When to Euthanize a Dog with Ataxia?

It’s really painful when faced with the decision to let go of one’s loyal canine companion because of the acute pain he is experiencing. It’s a serious decision that no pet owner would want to be forced to make. Worse yet, you don’t always have ample time to decide whether to put down your dog or not. However, your dog having ataxia does not mean he cannot be cured or live a happy life. In this article, I am going to discuss the right time to put down your dog with ataxia and other effective options you can explore before you finally settle for euthanasia.

When to Euthanize a Dog with Ataxia?

The time to put down a dog with ataxia is when it has reached an incurable stage. Once it gets to a severe level, expending extra resources to treat or cure him won’t make any difference. So, if it cannot be treated and maintained, you might want to consider putting him down. However, if the cause of your dog’s ataxia is less severe, he can still lead a happy life with robust treatment and support. This might demand certain commitments from you as his owner, like making the home more comfortable and safer and preventing him from climbing stairs. Before you decide to put down your dog, ask yourself these questions:

  • Can he still go to toilet without your help?
  • How severe is the pain he is experiencing?
  • Is the condition treatable or incurable?
  • Can he still play?
  • Can he go on a walk without falling over?
  • How many of his limbs are affected by the disease?

If most of your answers are NO, you might have to put down your dog.

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Causes of Ataxia in Dogs

Ataxia is a symptom of underlying issues not an independent condition. The underlying medical conditions that can cause Ataxia include: brain tumors, inner or middle ear infections, structural abnormality, red blood cell count abnormalities, vestibular disease, mammary cancer and the like.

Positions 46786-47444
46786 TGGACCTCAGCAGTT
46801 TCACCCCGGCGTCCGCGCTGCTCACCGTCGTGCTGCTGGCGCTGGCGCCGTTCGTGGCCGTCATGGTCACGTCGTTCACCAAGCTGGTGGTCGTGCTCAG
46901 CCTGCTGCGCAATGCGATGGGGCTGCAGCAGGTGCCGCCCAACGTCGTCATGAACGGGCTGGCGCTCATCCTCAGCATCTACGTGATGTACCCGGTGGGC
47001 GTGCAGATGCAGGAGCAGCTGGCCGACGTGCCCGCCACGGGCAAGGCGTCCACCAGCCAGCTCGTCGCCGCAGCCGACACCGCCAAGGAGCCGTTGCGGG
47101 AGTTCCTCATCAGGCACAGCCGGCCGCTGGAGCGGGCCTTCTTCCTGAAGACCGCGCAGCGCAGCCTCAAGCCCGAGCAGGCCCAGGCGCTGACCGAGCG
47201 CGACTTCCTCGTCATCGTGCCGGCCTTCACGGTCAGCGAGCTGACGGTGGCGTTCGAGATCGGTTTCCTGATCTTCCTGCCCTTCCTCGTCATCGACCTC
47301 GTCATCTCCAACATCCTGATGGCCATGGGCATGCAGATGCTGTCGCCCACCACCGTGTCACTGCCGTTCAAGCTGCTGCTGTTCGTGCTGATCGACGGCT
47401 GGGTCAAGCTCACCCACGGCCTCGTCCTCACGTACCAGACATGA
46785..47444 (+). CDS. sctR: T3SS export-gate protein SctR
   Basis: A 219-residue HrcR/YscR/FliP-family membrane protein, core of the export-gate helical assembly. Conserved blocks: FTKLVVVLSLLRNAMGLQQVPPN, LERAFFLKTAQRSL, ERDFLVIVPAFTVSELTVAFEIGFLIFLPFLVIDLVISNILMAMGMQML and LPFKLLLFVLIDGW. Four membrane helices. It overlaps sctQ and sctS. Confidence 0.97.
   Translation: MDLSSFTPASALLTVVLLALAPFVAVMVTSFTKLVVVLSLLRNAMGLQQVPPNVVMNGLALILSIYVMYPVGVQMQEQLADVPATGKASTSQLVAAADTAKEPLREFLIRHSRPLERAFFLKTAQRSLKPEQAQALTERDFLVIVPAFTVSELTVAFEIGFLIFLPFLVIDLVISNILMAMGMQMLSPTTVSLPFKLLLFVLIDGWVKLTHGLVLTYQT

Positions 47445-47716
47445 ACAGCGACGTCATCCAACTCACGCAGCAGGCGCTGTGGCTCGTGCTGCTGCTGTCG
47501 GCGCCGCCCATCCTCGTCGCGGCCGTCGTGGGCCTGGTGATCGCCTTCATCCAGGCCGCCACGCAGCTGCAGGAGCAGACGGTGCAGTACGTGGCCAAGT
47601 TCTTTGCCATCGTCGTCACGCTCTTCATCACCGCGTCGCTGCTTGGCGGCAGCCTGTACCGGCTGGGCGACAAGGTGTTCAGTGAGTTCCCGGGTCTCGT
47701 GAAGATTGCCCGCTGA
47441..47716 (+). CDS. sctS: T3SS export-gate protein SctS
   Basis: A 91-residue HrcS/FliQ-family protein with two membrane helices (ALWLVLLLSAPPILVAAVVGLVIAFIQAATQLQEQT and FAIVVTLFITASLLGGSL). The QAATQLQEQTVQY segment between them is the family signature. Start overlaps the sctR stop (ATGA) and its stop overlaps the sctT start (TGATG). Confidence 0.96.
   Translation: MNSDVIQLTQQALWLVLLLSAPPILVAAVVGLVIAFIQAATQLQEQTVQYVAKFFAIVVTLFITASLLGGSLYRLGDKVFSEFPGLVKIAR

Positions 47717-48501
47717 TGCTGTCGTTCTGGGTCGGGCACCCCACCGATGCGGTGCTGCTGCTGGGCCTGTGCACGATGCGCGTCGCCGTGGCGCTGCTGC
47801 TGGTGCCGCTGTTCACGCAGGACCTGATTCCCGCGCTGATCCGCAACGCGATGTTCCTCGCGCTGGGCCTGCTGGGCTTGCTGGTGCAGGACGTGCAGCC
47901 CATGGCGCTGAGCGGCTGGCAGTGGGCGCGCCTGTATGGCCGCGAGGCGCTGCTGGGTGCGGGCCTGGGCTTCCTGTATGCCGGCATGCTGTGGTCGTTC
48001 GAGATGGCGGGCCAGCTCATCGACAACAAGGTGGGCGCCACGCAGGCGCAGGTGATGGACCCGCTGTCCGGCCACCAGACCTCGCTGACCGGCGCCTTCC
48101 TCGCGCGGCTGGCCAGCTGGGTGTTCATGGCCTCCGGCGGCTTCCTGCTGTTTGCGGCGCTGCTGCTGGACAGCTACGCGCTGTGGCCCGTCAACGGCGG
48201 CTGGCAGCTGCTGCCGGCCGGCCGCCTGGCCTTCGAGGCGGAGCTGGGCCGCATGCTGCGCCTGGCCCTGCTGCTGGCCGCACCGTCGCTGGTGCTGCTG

Prevention of Ataxia in Dogs

Since ataxia is caused by underlying issues like ear infections, it’s important to always clean your dog’s ear and keep medications out of his reach. Don’t feed your dog foods that are made for humans that might be full of toxic ingredients. It’s best to feed your dog healthy diet based on your vet’s recommendation.  Regularly take your dog to your vet for exams.

Life Expectancy (How long Can He Live)

It’s not easy to predict the survival rate of a dog with ataxia based on a variety of reasons. If your dog’s ataxia comes as a result of inherent issues like ear infections, it can be treated and cured, leaving no negative impact on your dog’s life expectancy. If the causes of ataxia are connected to brain tumor or cancer, the disease can turn incurable faster with your dog battling with pains and immobility, and at the end, you might have to put down your dog down. Once diagnosed with an incurable Ataxia, your dog only has a couple of months to stay in your arms.

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Cerebellar Ataxia in Dogs life

Ataxia is caused by cerebellar degeneration which is a variant of degenerative brain disease. This condition in itself will not cause your dog’s death. However, as time goes by, your dog will get to a point where he won’t be able to act independently. Obviously, he will lack the stability and stamina to stand, communicate, exercise and go to the toilet without help. These symptoms often leave pet owners with no other choice but to put their dogs to sleep.

Best Supplements for Ataxia in Dogs

Treatments for ataxia depends largely on the underlying causative factors. Ataxia caused by less severe underlying issues can be treated with supplements and meditations. In some cases, the vets can prescribe physical rehabilitation. You can also help your dog with a combination of at-home care and medical treatments. If you are nursing your infected dog at home, help him regularly to go to the toilet, hand-feed him, and assist him in drinking. Watch what you feed him. Avoid feeding him foods packed with salt, pepper, garlic, and other toxic ingredients.

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Some Reasons Why You Dog is Unsteady

Ataxia has adverse effects on your dog’s mobility and quality of life. The degenerative disease will make your dog develop unbalanced gait, falling over from time to time and needing intensive care. Given this incapacitation, your infected dog won’t be able to exercise, play and go to the toilet independently. His limbs will also be badly affected. Once your dog has been rendered completely immobile, check with your vet to tell you the next line of action.

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Hi! I'm here to share how to best take care of your dogs and give them a happy life!